While investigations continue into the Omicron variant, WHO recommends countries take a risk-based and scientific approach and put in place measures that can limit its possible spread. Flight bans have been imposed on southern African countries, but only two have detected the new variant so far. Meanwhile, countries in other regions have reported cases of Omicron.

“With the Omicron variant now detected in several regions of the world, putting in place travel bans that target Africa attacks global solidarity. COVID-19 constantly exploits our divisions. We will only get the better of the virus if we work together for solutions,” said Dr Moeti.

WHO is scaling up support to genomic sequencing in Africa. Sequencing laboratories should have access to adequate human resources and testing reagents to work at total capacity.

WHO is ready to support the additional human resource needs and mobilize funds and technical expertise to reinforce COVID-19 response activities, including surveillance, treatment and infection prevention and community engagement in southern African countries. In addition, WHO is reaching out to all countries in the region to ensure they receive the necessary resources to detect and prepare for potential cases of Omicron.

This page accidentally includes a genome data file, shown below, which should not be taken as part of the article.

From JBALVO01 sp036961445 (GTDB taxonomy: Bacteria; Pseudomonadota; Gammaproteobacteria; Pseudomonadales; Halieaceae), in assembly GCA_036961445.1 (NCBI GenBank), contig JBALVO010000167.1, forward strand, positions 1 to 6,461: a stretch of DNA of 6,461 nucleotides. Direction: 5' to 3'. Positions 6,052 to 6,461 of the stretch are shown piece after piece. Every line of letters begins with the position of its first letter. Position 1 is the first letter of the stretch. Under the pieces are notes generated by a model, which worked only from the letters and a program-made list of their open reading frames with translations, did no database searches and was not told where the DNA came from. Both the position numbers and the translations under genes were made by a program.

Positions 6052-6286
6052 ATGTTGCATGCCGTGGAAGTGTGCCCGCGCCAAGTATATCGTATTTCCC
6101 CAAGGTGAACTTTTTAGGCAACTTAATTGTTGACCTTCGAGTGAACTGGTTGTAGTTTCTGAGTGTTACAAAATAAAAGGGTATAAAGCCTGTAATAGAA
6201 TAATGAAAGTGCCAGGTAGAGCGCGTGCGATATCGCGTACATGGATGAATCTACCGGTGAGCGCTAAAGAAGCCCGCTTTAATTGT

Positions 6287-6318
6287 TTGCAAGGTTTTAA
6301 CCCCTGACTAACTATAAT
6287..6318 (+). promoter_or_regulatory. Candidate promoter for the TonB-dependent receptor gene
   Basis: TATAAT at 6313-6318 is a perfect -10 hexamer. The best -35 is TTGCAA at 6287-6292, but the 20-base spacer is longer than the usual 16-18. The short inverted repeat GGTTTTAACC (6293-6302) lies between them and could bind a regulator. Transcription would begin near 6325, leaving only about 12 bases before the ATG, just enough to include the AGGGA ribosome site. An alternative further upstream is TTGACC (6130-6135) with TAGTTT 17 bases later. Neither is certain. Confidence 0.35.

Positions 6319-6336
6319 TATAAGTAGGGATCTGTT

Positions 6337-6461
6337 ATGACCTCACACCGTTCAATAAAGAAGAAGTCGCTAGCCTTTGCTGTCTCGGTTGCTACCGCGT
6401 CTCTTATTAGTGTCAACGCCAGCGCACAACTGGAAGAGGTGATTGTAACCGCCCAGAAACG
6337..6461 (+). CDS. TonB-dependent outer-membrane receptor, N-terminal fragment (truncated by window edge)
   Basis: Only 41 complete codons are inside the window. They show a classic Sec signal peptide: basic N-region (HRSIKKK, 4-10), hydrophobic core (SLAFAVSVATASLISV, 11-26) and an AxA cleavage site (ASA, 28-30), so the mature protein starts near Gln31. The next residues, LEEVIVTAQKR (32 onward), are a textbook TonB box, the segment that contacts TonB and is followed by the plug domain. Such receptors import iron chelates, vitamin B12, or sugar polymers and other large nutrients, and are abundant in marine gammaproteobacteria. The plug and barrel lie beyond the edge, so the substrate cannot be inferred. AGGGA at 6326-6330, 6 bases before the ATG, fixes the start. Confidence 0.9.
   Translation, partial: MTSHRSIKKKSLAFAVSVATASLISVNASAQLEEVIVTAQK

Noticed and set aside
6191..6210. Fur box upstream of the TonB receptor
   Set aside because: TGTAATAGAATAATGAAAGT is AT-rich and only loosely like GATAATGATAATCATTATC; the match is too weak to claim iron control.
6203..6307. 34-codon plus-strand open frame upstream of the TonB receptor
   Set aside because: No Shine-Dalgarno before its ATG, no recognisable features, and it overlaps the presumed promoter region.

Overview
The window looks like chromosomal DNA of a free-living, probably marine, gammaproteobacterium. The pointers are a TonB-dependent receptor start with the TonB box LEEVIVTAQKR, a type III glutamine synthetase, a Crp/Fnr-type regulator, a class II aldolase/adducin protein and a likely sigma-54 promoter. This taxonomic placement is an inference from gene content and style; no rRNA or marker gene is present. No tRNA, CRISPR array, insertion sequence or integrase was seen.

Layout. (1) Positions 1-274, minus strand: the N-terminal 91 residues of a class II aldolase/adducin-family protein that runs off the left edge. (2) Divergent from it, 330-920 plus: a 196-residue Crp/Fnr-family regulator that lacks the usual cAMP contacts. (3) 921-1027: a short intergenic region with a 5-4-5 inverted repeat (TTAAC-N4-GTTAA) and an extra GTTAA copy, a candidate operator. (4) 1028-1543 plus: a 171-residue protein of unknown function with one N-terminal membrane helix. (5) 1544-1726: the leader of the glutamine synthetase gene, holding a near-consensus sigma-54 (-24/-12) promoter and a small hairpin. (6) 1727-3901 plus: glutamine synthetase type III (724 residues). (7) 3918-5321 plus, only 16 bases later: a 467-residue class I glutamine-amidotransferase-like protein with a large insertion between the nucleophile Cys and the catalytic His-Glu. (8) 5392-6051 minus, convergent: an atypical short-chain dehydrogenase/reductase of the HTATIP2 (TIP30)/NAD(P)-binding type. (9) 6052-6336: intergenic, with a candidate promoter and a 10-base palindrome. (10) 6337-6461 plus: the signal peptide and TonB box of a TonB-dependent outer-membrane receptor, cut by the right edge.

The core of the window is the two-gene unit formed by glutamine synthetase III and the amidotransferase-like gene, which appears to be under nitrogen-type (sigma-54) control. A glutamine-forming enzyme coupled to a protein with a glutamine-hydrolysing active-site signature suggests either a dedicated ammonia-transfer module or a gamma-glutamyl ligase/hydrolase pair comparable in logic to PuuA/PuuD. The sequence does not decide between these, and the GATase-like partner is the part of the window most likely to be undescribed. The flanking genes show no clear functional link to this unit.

WHO is urging countries to take key steps to enhance efforts to track the Omicron variant, including ensuring their PCR testing equipment can detect it, increasing their sampling and sequencing of COVID-19 test samples by at least double to 150 samples a week from the current average of 75, and review past sequencing samples for potential signs of Omicron.

In September 2020, WHO and the Africa Centres for Disease Control and Prevention launched a network of 12 laboratories to reinforce genome sequencing of the virus. Genomic surveillance has advanced significantly since the start of 2021, with the continent recording a five-fold increase in the number of genomes sequenced.

Wearing a Mask Still Matters

Fully vaccinated

A preliminary analysis by World Health Organization (WHO) shows that only 27% of health workers in Africa have been fully vaccinated against COVID-19, leaving the bulk of the workforce on the frontlines against the pandemic unprotected, a preliminary analysis by World Health Organization (WHO) shows.